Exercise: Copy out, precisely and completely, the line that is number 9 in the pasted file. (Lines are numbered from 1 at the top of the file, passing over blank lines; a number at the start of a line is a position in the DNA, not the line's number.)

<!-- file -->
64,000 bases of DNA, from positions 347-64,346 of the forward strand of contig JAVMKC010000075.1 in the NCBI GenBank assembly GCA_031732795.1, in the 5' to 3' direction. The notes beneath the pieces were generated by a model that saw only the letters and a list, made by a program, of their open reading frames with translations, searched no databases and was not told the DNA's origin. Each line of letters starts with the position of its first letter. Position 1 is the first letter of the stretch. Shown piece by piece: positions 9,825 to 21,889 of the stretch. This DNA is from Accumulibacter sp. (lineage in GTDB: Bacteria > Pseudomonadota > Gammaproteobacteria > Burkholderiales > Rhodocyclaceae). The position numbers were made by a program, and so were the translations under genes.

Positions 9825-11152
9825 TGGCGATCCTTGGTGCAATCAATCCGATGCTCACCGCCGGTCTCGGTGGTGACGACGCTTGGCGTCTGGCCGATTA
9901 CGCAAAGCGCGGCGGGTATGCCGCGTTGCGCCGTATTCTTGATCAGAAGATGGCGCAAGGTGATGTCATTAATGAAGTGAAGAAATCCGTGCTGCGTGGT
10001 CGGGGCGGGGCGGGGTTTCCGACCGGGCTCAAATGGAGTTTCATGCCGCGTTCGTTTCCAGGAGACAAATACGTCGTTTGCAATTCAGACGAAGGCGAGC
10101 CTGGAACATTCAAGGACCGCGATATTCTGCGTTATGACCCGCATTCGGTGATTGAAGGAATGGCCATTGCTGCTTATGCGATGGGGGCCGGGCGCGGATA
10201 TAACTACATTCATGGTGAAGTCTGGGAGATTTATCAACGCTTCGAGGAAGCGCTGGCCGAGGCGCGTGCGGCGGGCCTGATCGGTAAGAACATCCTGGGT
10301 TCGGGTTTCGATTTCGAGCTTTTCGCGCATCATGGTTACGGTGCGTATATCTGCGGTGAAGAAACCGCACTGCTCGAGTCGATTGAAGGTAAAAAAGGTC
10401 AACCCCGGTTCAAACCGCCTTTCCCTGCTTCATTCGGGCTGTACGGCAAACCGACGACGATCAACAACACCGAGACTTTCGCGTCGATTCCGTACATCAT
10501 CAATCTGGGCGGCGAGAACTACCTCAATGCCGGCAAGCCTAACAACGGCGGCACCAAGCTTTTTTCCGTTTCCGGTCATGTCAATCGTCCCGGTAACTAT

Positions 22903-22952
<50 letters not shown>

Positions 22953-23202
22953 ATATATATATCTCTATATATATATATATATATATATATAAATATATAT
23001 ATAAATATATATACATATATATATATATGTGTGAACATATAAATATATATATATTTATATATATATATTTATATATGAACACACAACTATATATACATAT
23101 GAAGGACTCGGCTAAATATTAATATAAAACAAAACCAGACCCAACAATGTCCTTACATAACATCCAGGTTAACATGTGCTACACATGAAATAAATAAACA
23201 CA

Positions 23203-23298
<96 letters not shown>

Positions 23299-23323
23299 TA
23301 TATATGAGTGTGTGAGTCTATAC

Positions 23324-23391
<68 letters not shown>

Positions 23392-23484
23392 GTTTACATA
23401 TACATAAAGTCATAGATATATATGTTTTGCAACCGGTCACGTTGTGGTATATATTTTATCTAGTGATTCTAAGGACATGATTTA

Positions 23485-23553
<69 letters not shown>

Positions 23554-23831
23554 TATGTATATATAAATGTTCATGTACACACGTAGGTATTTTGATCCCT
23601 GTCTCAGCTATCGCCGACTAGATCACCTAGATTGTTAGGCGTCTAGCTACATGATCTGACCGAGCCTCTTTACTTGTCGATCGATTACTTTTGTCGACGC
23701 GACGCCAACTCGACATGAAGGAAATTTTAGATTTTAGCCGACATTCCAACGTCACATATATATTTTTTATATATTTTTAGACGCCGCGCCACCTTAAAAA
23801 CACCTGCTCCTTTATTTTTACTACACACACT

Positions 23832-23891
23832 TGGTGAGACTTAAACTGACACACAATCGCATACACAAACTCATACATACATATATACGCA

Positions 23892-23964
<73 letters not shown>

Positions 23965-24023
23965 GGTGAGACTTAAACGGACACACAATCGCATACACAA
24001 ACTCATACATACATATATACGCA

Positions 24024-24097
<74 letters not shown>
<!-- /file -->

10401 AACCCCGGTTCAAACCGCCTTTCCCTGCTTCATTCGGGCTGTACGGCAAACCGACGACGATCAACAACACCGAGACTTTCGCGTCGATTCCGTACATCAT